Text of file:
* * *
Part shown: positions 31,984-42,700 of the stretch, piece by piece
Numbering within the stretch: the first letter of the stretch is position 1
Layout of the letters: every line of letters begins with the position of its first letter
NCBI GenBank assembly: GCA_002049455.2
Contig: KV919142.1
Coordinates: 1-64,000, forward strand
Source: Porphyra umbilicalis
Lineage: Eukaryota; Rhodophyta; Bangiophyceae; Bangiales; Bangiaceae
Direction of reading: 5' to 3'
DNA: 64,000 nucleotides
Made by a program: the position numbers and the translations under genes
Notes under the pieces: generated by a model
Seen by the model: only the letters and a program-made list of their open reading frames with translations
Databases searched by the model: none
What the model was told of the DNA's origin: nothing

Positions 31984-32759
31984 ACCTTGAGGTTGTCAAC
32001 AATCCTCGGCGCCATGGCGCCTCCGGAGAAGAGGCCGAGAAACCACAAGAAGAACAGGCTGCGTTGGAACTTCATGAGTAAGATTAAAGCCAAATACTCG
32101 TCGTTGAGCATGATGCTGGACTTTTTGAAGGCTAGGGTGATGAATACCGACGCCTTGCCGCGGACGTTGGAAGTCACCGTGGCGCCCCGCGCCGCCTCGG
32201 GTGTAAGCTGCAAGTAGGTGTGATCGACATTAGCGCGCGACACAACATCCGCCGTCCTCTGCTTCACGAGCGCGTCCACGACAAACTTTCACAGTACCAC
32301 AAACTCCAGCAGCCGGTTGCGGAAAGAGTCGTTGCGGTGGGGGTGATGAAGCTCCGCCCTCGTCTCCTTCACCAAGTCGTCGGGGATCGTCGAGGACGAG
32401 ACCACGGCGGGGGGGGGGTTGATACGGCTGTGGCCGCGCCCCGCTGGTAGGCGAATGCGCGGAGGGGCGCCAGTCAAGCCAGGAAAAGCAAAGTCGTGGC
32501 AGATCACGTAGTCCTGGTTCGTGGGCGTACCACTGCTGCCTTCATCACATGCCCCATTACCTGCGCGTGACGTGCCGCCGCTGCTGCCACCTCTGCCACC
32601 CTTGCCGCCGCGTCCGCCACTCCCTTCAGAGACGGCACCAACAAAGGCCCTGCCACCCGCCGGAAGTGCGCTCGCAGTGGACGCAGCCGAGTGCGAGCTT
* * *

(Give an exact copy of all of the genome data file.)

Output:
Part shown: positions 31,984-42,700 of the stretch, piece by piece
Numbering within the stretch: the first letter of the stretch is position 1
Layout of the letters: every line of letters begins with the position of its first letter
NCBI GenBank assembly: GCA_002049455.2
Contig: KV919142.1
Coordinates: 1-64,000, forward strand
Source: Porphyra umbilicalis
Lineage: Eukaryota; Rhodophyta; Bangiophyceae; Bangiales; Bangiaceae
Direction of reading: 5' to 3'
DNA: 64,000 nucleotides
Made by a program: the position numbers and the translations under genes
Notes under the pieces: generated by a model
Seen by the model: only the letters and a program-made list of their open reading frames with translations
Databases searched by the model: none
What the model was told of the DNA's origin: nothing

Positions 31984-32759
31984 ACCTTGAGGTTGTCAAC
32001 AATCCTCGGCGCCATGGCGCCTCCGGAGAAGAGGCCGAGAAACCACAAGAAGAACAGGCTGCGTTGGAACTTCATGAGTAAGATTAAAGCCAAATACTCG
32101 TCGTTGAGCATGATGCTGGACTTTTTGAAGGCTAGGGTGATGAATACCGACGCCTTGCCGCGGACGTTGGAAGTCACCGTGGCGCCCCGCGCCGCCTCGG
32201 GTGTAAGCTGCAAGTAGGTGTGATCGACATTAGCGCGCGACACAACATCCGCCGTCCTCTGCTTCACGAGCGCGTCCACGACAAACTTTCACAGTACCAC
32301 AAACTCCAGCAGCCGGTTGCGGAAAGAGTCGTTGCGGTGGGGGTGATGAAGCTCCGCCCTCGTCTCCTTCACCAAGTCGTCGGGGATCGTCGAGGACGAG
32401 ACCACGGCGGGGGGGGGGTTGATACGGCTGTGGCCGCGCCCCGCTGGTAGGCGAATGCGCGGAGGGGCGCCAGTCAAGCCAGGAAAAGCAAAGTCGTGGC
32501 AGATCACGTAGTCCTGGTTCGTGGGCGTACCACTGCTGCCTTCATCACATGCCCCATTACCTGCGCGTGACGTGCCGCCGCTGCTGCCACCTCTGCCACC
32601 CTTGCCGCCGCGTCCGCCACTCCCTTCAGAGACGGCACCAACAAAGGCCCTGCCACCCGCCGGAAGTGCGCTCGCAGTGGACGCAGCCGAGTGCGAGCTT